STEP TWO: Set up the smoker and toss on the bird. When using charcoal, it is best to let the flames burn out first, fill the water pan with water (seasoned water is fine too), then place the lid on the smoker and wait for the temperature to reach the safe zone on your smoker. Once that is accomplished, toss the turkey on there gently and cover the smoker. Start timing the turkey when the temperature returns to the save zone.
Safety Reminder: Remember chickens and turkeys are prone to salmonella bacteria
which can ruin your whole Thanksgiving. Cooking temperatures of 165 degrees F. minimum are essential for destroying this bacteria. This temperature is not the OUTSIDE of
the turkey, but the inside, so keep that in mind when you decide on a larger bird. This of course is unless you happen to be feeding the traditional army at Thanksgiving.
Smoking a turkey is no different from barbecuing in your back yard. You follow all these rules without even noticing them in most cases so go ahead, give it a try, you will not be dissatisfied when you try a smoked turkey.
Now for those of you who have electric smokers and gas smokers, I am not sure of cooking times, so follow your instructions that you have with your smoker. I am certain they take less time and might be as good as a charcoal smoked turkey, but you would have to prove that to me before I would ever switch.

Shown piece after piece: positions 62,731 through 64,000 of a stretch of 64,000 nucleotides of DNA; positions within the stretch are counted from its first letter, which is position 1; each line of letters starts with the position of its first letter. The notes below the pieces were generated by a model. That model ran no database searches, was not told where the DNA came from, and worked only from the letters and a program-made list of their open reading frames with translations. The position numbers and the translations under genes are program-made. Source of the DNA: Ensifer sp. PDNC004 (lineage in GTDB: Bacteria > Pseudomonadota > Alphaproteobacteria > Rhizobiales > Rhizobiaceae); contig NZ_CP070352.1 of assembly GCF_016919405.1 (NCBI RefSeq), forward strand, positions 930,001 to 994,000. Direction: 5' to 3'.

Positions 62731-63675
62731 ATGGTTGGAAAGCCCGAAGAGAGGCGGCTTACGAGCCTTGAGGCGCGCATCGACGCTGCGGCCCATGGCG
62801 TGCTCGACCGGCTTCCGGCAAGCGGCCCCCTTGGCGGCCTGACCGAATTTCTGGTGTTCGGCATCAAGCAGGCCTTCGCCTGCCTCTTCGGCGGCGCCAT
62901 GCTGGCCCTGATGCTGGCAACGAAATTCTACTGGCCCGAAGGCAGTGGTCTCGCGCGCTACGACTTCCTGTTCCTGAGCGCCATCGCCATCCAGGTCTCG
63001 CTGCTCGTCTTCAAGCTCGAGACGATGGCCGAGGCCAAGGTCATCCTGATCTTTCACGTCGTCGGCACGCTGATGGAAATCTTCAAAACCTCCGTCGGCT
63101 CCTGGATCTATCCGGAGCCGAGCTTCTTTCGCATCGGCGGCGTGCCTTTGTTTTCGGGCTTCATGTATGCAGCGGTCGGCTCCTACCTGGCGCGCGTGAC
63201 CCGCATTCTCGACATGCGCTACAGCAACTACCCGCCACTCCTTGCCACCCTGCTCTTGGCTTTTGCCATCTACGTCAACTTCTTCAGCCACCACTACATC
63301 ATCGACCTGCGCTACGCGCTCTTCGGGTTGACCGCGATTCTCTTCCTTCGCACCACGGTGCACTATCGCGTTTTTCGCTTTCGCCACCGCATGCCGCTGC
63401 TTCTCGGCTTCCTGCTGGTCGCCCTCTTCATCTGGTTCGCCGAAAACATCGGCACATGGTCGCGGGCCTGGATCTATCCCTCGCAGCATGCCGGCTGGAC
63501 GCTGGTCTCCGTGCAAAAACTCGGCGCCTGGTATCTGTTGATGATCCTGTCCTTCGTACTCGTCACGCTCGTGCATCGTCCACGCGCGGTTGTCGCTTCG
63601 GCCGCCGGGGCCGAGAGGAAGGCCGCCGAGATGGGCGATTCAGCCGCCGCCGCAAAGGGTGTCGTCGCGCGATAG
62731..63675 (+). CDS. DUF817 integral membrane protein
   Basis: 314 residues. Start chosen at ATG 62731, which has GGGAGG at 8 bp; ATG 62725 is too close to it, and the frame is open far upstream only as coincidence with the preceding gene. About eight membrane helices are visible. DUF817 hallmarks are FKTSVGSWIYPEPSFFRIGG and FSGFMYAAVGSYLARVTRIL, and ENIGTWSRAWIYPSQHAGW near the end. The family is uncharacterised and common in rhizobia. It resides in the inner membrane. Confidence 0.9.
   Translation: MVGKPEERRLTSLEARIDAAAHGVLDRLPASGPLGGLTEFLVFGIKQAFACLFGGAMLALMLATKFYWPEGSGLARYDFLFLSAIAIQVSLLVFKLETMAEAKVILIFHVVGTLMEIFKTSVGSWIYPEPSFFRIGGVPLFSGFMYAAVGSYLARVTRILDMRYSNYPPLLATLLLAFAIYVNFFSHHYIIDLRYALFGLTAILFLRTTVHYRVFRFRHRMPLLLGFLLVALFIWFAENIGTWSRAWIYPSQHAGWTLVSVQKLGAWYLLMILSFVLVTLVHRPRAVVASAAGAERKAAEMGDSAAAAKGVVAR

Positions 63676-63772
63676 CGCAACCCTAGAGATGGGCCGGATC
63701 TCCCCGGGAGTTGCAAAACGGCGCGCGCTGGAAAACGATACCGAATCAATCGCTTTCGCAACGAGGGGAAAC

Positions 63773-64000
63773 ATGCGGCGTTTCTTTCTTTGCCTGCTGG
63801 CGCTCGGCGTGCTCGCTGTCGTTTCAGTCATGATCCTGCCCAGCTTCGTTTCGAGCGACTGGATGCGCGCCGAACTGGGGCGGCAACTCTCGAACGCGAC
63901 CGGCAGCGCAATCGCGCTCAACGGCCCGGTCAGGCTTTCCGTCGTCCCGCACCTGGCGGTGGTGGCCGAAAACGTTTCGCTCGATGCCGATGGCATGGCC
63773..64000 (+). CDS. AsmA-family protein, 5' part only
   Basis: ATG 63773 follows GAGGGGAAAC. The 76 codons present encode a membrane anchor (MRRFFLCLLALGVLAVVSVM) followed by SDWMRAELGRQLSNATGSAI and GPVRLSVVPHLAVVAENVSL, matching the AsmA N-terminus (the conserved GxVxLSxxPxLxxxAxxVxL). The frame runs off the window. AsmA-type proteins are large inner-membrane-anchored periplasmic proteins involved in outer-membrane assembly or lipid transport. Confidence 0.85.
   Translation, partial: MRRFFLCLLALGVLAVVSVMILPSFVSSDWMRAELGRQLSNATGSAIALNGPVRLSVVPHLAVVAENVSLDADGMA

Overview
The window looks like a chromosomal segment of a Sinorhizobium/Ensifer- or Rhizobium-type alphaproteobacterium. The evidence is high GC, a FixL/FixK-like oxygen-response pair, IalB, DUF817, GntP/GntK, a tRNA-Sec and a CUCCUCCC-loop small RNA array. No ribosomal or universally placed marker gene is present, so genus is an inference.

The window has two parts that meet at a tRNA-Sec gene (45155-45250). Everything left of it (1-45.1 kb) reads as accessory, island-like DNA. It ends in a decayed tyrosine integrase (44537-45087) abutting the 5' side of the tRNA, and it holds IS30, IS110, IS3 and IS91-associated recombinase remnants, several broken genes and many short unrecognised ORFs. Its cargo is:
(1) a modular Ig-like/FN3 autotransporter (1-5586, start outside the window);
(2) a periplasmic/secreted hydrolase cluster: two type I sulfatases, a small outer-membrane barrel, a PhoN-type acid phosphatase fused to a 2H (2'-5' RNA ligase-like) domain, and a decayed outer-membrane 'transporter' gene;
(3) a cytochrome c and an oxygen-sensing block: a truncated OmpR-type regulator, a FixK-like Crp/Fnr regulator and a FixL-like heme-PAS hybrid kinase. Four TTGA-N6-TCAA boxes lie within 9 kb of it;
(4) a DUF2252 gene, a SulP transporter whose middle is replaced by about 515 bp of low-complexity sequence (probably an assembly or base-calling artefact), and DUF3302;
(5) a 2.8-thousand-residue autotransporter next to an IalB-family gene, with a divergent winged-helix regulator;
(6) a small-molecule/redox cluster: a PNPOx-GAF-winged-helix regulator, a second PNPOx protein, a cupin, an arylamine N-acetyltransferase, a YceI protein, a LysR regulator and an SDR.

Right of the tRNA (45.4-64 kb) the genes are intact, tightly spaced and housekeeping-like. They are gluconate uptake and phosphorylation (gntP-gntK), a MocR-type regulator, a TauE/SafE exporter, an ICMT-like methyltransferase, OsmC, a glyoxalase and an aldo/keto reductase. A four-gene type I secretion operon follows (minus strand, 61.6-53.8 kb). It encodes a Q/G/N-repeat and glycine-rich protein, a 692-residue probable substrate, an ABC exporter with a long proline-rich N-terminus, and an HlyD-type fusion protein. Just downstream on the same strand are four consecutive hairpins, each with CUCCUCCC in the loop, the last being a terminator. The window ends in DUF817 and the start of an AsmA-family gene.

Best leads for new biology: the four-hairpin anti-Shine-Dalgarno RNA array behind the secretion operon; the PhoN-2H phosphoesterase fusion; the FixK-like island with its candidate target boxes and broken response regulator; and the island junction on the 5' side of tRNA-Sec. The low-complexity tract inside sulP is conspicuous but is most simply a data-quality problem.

After about 5 hours, it is a good idea to actually take off the lid and check the condition of the turkey. Each time you remove the lid for those of you who are lookie loos, it adds between 10 and 15 minutes to the cook time, so don't take the lid off to see your prize until you absolutely have to.
Nice article! I religiously smoke a Turkey, Ham, and Sausage each Thanksgiving. Thought I'd respond to your statement, "Now for those of you who have electric smokers and gas smokers, I am not sure of cooking times, so follow your instructions that you have with your smoker. I am certain they take less time and might be as good as a charcoal smoked turkey, but you would have to prove that to me before I would ever switch."
I had a charcoal smoker (simple Brinkman) for a few years and it was absolutely the cat's meow. This smoker got damaged and my wife ordered a new one for me - a Brinkman electric version this time. I was sure I would just hate it, but I was completely mistaken!!
This smoker produces the same flavor (using the same liquid blend and
wood) exactly, but smokes in 1/2 the time. I couldn't believe
it, and I'm sure I'll never go back to charcoal now as charcoal just
takes entirely too long, and waiting for cool down and cleaning is a
pain in the butt. So for what it's worth, I've been on both sides of the fence, and won't
jump back over now. -
Thanks Troy (11/25/05)
I have bought and brought home today a fully smoked turkey, done today by a church group as a fund raiser. Should I freeze it or will it keep until Thursday in my 'fridge? It is wrapped well in foil and then in plastic bags. - 11/18/07
Four days is too
long to keep a cooked turkey safely. Three (3) days would be the
maximum. I suggest you cut the turkey, like you would on
thanksgiving, and freeze the slices until ready to use. It is better
to be safe than sorry!
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